Research Handbooks in Financial Law series
Edited by Barry Rider
Chapter 30: Computer related fraud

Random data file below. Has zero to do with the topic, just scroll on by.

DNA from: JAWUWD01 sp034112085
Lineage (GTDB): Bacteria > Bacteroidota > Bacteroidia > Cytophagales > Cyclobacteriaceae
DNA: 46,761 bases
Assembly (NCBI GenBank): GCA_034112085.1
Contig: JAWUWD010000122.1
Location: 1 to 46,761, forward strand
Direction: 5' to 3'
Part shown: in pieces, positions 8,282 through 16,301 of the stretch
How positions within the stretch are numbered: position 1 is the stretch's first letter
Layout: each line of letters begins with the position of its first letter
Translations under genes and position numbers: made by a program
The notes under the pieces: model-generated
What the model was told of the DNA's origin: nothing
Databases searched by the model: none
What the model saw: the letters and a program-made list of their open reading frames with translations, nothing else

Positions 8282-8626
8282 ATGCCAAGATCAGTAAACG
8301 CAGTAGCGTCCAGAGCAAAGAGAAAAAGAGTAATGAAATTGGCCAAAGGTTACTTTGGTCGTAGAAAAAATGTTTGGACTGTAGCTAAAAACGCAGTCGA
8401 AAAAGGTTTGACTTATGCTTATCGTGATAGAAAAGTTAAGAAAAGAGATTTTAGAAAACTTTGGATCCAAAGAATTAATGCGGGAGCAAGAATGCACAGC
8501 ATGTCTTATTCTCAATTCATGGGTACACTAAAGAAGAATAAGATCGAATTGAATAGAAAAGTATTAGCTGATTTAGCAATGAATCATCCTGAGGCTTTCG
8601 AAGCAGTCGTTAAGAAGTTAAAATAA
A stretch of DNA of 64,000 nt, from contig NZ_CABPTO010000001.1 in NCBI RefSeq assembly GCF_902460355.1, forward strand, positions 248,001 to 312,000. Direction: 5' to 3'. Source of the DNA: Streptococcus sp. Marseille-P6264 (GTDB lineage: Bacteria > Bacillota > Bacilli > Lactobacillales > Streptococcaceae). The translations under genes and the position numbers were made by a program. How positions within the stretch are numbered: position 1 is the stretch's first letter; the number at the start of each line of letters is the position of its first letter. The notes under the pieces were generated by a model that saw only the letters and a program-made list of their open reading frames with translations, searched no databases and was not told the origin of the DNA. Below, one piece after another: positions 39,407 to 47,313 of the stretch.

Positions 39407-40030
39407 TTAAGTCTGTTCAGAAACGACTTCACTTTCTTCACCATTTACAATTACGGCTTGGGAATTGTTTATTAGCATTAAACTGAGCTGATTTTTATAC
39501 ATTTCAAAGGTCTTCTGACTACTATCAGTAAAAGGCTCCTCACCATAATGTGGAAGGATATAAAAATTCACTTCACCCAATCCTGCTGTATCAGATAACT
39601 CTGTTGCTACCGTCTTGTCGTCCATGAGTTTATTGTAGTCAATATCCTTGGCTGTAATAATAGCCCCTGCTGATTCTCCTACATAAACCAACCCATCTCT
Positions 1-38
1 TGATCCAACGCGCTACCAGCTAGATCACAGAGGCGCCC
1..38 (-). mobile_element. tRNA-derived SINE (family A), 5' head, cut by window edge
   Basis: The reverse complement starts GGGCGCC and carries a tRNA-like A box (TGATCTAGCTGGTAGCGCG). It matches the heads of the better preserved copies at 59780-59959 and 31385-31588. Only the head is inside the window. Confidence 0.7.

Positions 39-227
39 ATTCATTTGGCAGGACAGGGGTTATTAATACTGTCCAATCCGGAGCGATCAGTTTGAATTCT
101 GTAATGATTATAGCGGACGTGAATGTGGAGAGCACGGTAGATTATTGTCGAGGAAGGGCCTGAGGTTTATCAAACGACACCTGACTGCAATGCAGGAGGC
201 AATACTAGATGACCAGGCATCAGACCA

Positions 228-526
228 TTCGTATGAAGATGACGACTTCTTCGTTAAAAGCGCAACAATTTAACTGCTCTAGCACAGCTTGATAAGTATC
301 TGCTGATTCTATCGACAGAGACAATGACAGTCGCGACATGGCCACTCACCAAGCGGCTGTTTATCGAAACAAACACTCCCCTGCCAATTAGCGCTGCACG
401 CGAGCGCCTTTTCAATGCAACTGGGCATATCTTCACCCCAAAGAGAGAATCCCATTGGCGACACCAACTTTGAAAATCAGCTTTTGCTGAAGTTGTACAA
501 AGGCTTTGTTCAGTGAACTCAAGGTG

As with so many aspects of our lives, one of the oldest forms of crime has been transformed by the newest of technologies. Information and Communications Technologies (‘ICTs’) are now central to the way we interact, both socially and commercially. They also provide those who wish to defraud others with unprecedented access to potential victims anywhere in the world at negligible cost. With approximately 3 billion people connected to the internet, the pool of potential victims is vast. We also live in a world increasingly accustomed to conducting financial transactions electronically. In 2012, 59 per cent of internet users in the EU bought goods and services online.In the same year, 72 per cent of Canadians had engaged in online banking, while in Australia there were over 5.8 billion credit/debit card transactions. According to the US Census Bureau, the seasonally adjusted estimated value of US retail e-commerce sales for the fourth quarter of 2013 was US$69.2 billion. Although wonderfully convenient, the digital economy also creates diverse opportunities for those who seek to exploit our trust. Online offenders may not only conceal their real identities, they may assume realistic looking false identities. Electronically stored data provides a tempting target for those who seek to access our identifying information, while the production of false documents has never been easier. Even face-to-face transactions are not without their risks, with transaction card information vulnerable to being surreptitiously acquired. The extent of digital fraud is difficult to assess for a number of reasons.
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